March 15, 2011 – University of Utah researchers built “spintronic” transistors and used them to align the magnetic “spins” of electrons for a record period of time in silicon chips at room temperature. The study is a step toward computers, phones and other spintronic devices that are faster and use less energy than their electronic counterparts.
“Electronic devices mostly use the charge of the electrons – a negative charge that is moving,” says Ashutosh Tiwari, an associate professor of materials science and engineering at the University of Utah. “Spintronic devices will use both the charge and the spin of the electrons. With spintronics, we want smaller, faster and more power-efficient computers and other devices.”
Tiwari and MSE Alum Nathan Gray (Ph.D., 2012) report their creation of room-temperature, spintronic transistors on a silicon semiconductor this month in the journal Applied Physics Letters. The research – in which electron “spin” aligned in a certain way was injected into silicon chips and maintained for a record 276 trillionths of a second – was funded by the National Science Foundation.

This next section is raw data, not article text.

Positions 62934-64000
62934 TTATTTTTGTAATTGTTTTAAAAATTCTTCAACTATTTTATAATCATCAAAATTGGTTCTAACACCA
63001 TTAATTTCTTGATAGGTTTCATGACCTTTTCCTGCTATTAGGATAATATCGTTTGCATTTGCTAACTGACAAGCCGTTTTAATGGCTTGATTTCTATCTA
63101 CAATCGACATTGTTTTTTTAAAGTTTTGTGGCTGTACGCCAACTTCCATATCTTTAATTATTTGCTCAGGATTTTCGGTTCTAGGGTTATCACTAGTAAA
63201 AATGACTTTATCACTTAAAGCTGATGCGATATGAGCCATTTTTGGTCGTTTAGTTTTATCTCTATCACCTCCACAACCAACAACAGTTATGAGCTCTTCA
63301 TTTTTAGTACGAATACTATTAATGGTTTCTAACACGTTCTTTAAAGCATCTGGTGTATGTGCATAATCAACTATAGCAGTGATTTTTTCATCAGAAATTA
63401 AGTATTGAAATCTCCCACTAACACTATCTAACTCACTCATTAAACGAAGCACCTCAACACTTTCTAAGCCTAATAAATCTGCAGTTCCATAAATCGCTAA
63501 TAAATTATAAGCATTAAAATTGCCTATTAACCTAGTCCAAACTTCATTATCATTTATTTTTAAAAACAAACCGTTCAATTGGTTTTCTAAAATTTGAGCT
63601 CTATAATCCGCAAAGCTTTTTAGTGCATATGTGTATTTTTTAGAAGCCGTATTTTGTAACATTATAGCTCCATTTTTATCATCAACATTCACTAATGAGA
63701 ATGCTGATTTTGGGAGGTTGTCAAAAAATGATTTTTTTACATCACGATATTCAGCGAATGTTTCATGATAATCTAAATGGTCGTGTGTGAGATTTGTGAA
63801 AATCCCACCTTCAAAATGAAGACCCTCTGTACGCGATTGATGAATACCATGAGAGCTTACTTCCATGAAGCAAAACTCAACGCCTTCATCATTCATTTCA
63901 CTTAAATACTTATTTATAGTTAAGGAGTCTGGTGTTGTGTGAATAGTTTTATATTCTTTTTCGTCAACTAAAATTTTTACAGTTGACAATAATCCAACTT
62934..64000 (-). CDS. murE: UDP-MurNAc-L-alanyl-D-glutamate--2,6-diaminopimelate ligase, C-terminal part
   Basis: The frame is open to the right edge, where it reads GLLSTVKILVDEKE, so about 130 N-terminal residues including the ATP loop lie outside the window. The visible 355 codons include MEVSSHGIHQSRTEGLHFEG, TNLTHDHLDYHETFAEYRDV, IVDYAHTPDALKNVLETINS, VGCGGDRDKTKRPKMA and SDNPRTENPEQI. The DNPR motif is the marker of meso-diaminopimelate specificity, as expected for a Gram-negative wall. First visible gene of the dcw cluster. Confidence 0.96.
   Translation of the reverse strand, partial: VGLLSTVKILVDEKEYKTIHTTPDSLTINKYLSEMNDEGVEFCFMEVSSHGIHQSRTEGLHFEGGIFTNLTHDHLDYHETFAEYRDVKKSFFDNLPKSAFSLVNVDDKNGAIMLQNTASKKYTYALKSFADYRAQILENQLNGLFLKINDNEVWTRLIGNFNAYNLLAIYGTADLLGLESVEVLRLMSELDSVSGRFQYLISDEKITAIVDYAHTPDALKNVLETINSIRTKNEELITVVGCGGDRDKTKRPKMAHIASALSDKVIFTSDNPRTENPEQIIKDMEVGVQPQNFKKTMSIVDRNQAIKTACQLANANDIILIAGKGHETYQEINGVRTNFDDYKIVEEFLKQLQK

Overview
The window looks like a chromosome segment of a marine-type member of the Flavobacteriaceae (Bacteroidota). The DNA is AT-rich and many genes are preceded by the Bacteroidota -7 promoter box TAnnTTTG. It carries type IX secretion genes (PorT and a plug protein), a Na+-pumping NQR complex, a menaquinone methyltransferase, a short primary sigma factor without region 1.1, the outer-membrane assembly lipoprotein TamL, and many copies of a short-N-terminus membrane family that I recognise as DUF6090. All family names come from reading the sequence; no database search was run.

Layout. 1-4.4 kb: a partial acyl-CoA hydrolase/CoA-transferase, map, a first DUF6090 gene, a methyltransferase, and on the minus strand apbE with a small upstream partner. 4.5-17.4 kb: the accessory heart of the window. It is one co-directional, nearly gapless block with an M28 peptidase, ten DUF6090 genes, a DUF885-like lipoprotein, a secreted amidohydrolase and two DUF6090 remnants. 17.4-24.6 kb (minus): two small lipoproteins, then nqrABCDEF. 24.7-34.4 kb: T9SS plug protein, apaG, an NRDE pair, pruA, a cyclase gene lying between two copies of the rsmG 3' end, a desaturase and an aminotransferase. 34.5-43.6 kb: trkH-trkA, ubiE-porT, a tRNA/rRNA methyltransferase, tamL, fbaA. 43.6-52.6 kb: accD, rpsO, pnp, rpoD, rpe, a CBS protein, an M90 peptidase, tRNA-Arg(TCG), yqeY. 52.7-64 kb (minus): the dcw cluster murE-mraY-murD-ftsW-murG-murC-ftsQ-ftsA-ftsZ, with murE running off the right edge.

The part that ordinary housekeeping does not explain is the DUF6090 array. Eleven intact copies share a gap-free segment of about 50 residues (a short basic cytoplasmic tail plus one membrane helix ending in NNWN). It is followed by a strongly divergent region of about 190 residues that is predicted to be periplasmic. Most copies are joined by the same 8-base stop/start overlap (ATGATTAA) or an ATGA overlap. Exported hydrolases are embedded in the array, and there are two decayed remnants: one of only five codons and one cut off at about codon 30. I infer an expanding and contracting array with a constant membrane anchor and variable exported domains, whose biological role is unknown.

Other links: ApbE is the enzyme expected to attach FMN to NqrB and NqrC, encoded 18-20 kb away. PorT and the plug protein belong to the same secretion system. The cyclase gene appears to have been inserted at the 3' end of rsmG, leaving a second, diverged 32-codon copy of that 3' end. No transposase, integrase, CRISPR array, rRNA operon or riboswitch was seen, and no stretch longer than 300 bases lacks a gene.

“Almost every electronic device has silicon-based transistors in it,” Gray says. “The current thrust of industry has been to make those transistors smaller and to add more of them into the same device” to process more data. He says his and Tiwari’s research takes a different approach.
“Instead of just making transistors smaller and adding more of them, we make the transistors do more work at the same size because they have two different ways [electron charge and spin] to manipulate and process data,” says Gray.